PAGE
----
As we celebrate International Women’s Day, I wish to reiterate our full commitment to advancing women empowerment and leadership in all areas of work of the International Seabed Authority (ISA), especially in the fields of law of the sea and marine scientific research. I personally attach the highest importance to this commitment. As one of the International Gender Champions since 2020, I have taken several steps to ensure we deliver collective transformative results.
The first step is to ensure that the ISA Secretariat maintains gender parity in staffing, including at the most senior levels. We have made significant efforts on that front. As of today, 54 per cent of ISA staff members are women. Specific measures have been adopted to facilitate their professional engagement without compromising on their important family roles.
The second step is to improve women’s empowerment and leadership in marine scientific research. In collaboration with the United Nations Office of the High Representative for the Least Developed Countries, Landlocked Developing Countries and Small Island Developing States, ISA launched the Women in Deep-Sea Research (WIDSR) project precisely a year ago on this date. The WIDSR project brings to life the voluntary commitment to “Enhance the role of women in marine scientific research” (#OceanAction15467) registered by ISA at the 2017 United Nations Ocean Conference. The WIDSR project currently has more than 20 partners from ISA Member States, research institutions, contractors and world-leading scientists. The objective is to identify and address the specific challenges faced by women scientists from developing States, including those from least developed countries, landlocked developing countries and small island States, in marine and deep-sea research fields.
Much has been done. We are pleased that the 2021 external review of the contribution of ISA to the 2030 Agenda for Sustainable Development recognizes the leading role ISA plays in advancing women empowerment and leadership in marine scientific research in support of SDG 5 (Gender equality), particularly through the implementation of a wide range of initiatives and dedicated capacity-development activities and programmes. As a result, 500 individuals from developing States have benefited from ISA capacity-building initiatives, including 44 per cent of women.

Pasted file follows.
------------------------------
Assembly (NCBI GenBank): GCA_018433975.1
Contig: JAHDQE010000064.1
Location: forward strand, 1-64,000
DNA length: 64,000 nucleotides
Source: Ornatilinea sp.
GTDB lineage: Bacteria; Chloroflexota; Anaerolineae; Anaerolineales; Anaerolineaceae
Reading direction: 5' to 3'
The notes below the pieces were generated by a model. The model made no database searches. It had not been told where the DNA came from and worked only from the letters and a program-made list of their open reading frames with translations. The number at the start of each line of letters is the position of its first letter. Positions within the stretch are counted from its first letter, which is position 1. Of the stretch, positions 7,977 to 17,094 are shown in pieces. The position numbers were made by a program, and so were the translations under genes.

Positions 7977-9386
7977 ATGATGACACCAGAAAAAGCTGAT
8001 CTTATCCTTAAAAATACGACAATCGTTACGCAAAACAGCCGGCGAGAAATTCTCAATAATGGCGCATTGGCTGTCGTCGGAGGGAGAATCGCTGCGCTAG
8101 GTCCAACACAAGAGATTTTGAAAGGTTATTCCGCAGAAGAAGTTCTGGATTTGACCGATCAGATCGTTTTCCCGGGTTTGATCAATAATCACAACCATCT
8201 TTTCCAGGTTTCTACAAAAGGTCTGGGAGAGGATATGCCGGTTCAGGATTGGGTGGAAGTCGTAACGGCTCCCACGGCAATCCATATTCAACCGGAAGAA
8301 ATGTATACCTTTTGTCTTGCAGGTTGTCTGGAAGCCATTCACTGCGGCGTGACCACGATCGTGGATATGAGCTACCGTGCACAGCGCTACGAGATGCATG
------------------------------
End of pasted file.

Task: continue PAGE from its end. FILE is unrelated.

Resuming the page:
And more is yet to be done. One of the flagship capacity-building initiatives of ISA is the Contractors’ Training Programme. Since the launch of the WIDSR project, seven contractors have pledged to reserve half of their training opportunities for women whenever possible.
In the future, our priority is to expand our support beyond marine scientific research and ensure that the central role of women is recognized more broadly in ocean affairs and the development and implementation of the law of the sea. In December this year, the international community will celebrate the 40th anniversary of the adoption of the United Nations Convention on the Law of the Sea (UNCLOS). This will be an opportunity to take stock of numerous contributions of UNCLOS to peace and order in the ocean and the sustainable development of ocean spaces and resources. The Secretariat of ISA will host a Women in the Law of the Sea conference to highlight important contributions of women to the development and implementation of the law of the sea, the participation of women in the institutions created by UNCLOS and related regional and sub-regional organizations, and explore pathways to enhancing the potential for women to contribute to the future of the law of the sea.
We do hope that many of you will join us in this endeavour and support our commitments towards more gender parity and mainstreaming in global ocean governance and marine scientific research.